Kratom: What are the risks?

Kratom, a legal, unregulated, opiate-like herbal supplement, is gaining popularity in recent years, especially among youth. While the plant is native to Asia, use has become more common in the United States to reduce opioid withdrawal symptoms (Veltri & Grundmann, 2019) and as a psychoactive recreational drug (McCance-Katz, 2019). Traditional screening panels do not test for the substance, rather, a special liquid chromatography or tandem mass spectrometry test is required (Eldridge, 2019). Because it is unregulated, Kratom can be purchased from smoke shops, gas stations, and online.

Kratom’s effect is unique, acting as either a stimulant or depressant, based on the dosage. In small amounts, Kratom can increase focus, physical energy, and talkativeness (Drug Enforcement Agency, 2022). In high doses, kratom creates sedative-like effects, similar to those of opiates (McCance-Katz, 2019). When consumed in very high quantities, kratom can cause hallucinations, delusions, and confusion (Drug Enforcement Agency, 2022). At any dose, the supplement can cause nausea, sweating, itching, frequent urination, and constipation (Drug Enforcement Agency, 2022).

The risk of addiction is high, as withdrawal symptoms are very commonly reported among regular users (Singh, et al, 2014). Physical symptoms include hot flashes, pain, difficulty sleeping, and decreased appetite (Singh, et al, 2014). Mental and emotional symptoms include restlessness, anger, sadness, and anxiety (Singh, et al, 2024).

The supplement is also common among polysubstance abusers, and death can result when Kratom is combined with other narcotics. While it is infrequently listed on death certificates as the sole cause, it is sometimes listed in tandem with other substances. According to the CDC, Kratom is most identified as causing death with fentanyl, heroin, and benzodiazepines (Olsen, et al, 2019).

Kratom also poses a significant risk to children. Because of a lack of research into the effects of the supplement, a few expectant mothers have turned to Kratom to curb opioid cravings during pregnancy. Exposed infants are reported to have experienced withdrawal symptoms such as jitteriness, sneezing, excessive suck, and irritability (Eldridge, et al, 2018). Though there have been few cases, it seems that children who are diagnosed with neonatal abstinence syndrome (NAS) because of kratom are able to withdraw through medication assisted treatment within a few days (Eldridge, et al, 2018).

Additionally, the number of teenagers smoking Kratom leaves or mixing the substance into drinks has increased (McCance-Katz, 2019). It is reported that youth are smoking Kratom leaves or mixing the substance into drinks. Further, research finds a correlation between the use of kratom and other substances among teens (Sharma, et al, 2022). Youth who smoke cigarettes or marijuana are about 2.5 times more likely to report kratom use than their nonsmoking counterparts (Sharma, et al, 2022). With Kratom usage on the rise in the United States, there is an increased concern among professionals that youth will continue to be more and more affected by both maternal and individual use.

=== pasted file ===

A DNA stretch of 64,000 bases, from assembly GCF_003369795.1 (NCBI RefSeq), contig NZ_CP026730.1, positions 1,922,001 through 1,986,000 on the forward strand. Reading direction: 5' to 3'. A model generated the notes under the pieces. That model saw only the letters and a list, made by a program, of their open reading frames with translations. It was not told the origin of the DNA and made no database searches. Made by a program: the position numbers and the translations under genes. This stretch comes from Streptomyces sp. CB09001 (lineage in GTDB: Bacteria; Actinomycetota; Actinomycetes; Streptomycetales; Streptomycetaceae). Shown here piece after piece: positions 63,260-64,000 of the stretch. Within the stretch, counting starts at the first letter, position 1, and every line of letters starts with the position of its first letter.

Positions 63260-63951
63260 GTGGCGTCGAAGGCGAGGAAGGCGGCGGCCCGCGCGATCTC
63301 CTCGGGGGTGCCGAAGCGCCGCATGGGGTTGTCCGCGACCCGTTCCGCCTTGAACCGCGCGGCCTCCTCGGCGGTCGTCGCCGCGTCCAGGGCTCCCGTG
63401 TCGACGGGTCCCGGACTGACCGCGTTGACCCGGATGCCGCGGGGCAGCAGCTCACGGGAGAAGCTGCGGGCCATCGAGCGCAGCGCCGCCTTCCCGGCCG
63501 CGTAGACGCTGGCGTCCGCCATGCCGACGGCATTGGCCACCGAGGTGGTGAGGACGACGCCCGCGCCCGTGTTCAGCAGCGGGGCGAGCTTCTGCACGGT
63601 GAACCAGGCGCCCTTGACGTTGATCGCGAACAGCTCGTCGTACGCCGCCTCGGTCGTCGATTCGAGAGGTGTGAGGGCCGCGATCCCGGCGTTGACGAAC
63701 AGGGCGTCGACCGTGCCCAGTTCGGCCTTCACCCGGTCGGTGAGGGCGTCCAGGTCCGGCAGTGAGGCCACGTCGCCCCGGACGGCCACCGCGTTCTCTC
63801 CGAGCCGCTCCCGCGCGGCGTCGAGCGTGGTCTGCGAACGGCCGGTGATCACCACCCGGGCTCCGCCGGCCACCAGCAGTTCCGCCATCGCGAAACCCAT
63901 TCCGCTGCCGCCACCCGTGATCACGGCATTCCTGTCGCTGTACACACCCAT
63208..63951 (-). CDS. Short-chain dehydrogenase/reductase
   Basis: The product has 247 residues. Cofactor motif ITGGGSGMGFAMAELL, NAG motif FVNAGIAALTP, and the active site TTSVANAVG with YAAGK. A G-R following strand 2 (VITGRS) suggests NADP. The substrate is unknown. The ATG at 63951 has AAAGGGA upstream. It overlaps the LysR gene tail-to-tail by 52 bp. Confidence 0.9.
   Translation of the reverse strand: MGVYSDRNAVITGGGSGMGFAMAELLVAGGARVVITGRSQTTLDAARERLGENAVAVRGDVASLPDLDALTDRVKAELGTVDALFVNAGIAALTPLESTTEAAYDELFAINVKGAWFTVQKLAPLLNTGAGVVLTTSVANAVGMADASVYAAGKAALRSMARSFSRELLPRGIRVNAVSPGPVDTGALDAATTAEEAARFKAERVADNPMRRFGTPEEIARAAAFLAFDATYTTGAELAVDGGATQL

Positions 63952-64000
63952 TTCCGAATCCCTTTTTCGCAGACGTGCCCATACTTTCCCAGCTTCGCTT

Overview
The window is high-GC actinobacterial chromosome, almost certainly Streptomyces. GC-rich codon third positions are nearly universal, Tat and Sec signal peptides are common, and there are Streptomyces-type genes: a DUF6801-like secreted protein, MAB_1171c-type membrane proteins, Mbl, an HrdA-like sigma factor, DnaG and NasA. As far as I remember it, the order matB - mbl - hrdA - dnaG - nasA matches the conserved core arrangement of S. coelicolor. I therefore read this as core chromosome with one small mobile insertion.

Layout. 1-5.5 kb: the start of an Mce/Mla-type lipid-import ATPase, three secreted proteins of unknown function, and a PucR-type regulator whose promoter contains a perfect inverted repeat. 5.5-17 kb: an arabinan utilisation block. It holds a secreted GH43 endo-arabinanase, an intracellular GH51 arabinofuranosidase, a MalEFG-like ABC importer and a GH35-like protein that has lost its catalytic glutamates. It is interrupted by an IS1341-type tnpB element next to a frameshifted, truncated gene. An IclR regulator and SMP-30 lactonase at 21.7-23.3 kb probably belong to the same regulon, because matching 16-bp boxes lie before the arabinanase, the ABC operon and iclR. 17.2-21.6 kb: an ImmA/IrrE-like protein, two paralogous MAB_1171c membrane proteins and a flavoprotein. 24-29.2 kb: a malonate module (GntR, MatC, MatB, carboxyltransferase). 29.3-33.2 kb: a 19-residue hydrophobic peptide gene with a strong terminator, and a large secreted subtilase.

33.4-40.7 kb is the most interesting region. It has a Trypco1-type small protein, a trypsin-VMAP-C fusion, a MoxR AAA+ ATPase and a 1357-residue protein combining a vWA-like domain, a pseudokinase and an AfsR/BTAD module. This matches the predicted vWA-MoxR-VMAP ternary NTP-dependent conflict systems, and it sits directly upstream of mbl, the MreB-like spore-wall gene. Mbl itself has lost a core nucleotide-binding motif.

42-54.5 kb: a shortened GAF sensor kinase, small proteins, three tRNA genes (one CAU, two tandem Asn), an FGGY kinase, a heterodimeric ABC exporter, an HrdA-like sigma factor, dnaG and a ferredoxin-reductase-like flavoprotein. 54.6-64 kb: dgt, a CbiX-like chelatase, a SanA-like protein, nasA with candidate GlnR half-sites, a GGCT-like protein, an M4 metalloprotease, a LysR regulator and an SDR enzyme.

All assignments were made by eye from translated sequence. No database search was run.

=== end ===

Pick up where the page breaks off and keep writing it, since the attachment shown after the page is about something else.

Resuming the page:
There are reports of Kratom poisonings, too. Annual calls to poison control regarding Kratom concerns increased by 195 calls from 2016 to 2017 (Post, et al, 2019). Additionally, there is evidence that long-term use has a negative impact on the body, including damage to the thyroid, liver, and lungs (Alsaffar, et al, 2019).

Concern for Kratom usage in the United States is rising. However, it is not yet regulated. Congress is hesitant to place it on a schedule and most states do not want to ban it completely. Instead, many states are researching how they might go about allowing for safe use. In Ohio, HB 236, which seeks to regulate Kratom, has gained bipartisan support. The bill will require the Department of Agriculture to develop a program to regulate Kratom production and distribution (Chandler & Tucker, 2023). A license would be required to process Kratom, but not to possess, use, or sell it (Chandler & Tucker, 2023). The bill is presently in committee in the state senate, and it appears it may pass. Lawmakers believe that ensuring the safe production of the supplement will be much more beneficial to the community than banning it in its entirety (Chandler & Tucker, 2023).

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